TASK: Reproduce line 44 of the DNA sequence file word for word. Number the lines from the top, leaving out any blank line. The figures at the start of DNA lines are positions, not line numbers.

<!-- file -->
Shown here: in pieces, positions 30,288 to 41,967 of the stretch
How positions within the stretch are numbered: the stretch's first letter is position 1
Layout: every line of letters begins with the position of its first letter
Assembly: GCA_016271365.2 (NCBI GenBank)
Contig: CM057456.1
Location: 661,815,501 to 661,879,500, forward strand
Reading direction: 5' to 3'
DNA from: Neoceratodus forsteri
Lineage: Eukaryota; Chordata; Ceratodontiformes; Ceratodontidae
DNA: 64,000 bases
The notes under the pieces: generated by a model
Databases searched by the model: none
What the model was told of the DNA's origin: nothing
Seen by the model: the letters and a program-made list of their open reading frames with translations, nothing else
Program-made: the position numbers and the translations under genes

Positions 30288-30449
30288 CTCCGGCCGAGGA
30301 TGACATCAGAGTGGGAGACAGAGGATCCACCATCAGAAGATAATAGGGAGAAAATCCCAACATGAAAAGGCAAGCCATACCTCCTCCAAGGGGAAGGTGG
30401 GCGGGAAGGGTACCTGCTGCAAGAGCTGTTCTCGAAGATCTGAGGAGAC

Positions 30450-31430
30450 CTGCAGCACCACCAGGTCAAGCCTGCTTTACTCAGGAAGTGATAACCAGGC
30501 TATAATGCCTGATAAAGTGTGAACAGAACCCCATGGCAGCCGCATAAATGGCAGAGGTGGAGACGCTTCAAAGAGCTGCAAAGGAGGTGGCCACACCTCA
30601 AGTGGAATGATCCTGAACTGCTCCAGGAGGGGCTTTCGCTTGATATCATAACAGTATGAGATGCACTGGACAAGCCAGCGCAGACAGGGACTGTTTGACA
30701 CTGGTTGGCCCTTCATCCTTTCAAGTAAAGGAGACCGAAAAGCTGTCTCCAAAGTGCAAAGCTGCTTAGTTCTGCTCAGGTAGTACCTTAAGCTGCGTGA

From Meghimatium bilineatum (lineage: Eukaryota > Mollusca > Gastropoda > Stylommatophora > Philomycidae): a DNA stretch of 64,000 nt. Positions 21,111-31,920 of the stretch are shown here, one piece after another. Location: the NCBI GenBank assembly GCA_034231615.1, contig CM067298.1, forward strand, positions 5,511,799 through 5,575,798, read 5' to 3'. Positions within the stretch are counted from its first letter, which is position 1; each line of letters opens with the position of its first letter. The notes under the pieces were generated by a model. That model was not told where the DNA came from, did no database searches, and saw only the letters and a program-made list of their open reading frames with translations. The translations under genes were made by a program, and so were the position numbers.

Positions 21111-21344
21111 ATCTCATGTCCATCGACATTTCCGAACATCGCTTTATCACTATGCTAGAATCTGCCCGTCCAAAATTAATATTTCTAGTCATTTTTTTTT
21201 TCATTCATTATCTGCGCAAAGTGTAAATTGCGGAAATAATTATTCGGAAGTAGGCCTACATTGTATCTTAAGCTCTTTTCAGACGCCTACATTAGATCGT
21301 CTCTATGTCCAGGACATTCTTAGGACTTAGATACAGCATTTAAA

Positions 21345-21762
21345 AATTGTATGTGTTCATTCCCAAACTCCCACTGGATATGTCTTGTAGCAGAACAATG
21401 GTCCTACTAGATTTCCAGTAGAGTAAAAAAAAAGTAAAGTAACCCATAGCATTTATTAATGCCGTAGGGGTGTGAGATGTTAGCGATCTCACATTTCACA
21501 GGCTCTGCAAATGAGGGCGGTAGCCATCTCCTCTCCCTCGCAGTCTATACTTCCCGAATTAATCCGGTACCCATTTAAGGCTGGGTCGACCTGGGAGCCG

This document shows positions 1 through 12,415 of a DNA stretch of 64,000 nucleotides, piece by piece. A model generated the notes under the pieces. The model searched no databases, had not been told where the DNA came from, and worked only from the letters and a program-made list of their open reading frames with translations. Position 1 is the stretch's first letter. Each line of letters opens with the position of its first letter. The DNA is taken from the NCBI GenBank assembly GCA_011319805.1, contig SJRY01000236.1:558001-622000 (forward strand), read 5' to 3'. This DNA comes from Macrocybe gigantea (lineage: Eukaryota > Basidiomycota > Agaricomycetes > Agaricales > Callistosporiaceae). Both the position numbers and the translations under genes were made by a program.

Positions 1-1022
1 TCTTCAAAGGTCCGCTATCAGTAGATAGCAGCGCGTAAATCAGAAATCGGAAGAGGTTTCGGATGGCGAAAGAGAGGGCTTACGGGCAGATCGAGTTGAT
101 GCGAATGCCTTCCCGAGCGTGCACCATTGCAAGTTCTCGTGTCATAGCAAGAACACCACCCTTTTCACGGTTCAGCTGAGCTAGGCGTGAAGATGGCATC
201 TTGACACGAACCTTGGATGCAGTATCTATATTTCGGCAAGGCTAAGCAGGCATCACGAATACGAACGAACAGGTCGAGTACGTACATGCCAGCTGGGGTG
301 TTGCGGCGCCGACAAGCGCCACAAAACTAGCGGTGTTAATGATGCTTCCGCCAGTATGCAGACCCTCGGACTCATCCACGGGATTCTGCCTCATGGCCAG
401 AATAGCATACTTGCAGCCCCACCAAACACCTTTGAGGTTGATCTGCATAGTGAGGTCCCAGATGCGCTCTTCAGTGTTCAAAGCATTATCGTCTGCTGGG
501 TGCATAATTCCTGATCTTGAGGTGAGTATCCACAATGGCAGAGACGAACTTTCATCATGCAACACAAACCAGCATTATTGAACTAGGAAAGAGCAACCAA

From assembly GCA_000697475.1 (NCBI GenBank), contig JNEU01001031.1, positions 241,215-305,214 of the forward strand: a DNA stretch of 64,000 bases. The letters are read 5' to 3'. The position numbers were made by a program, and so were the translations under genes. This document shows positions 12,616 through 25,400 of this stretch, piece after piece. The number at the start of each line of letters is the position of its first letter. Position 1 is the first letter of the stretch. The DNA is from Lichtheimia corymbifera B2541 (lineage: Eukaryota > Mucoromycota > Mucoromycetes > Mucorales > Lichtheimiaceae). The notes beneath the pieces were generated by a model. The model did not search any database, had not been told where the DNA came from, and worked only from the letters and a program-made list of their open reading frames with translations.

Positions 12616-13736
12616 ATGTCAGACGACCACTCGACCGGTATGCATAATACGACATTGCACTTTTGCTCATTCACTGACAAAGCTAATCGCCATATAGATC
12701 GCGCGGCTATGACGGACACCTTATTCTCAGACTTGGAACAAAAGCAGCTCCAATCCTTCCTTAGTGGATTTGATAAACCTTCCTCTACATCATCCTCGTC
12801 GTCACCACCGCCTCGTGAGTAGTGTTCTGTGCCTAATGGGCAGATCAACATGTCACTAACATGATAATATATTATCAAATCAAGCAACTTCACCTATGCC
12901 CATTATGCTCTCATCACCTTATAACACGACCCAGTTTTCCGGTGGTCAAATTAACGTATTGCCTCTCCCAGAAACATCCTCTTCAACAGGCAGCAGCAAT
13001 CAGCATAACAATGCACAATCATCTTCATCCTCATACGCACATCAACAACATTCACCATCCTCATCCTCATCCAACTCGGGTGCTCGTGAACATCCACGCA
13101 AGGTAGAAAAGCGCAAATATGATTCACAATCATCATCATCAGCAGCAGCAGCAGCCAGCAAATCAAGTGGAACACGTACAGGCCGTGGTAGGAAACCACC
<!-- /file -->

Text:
12616 ATGTCAGACGACCACTCGACCGGTATGCATAATACGACATTGCACTTTTGCTCATTCACTGACAAAGCTAATCGCCATATAGATC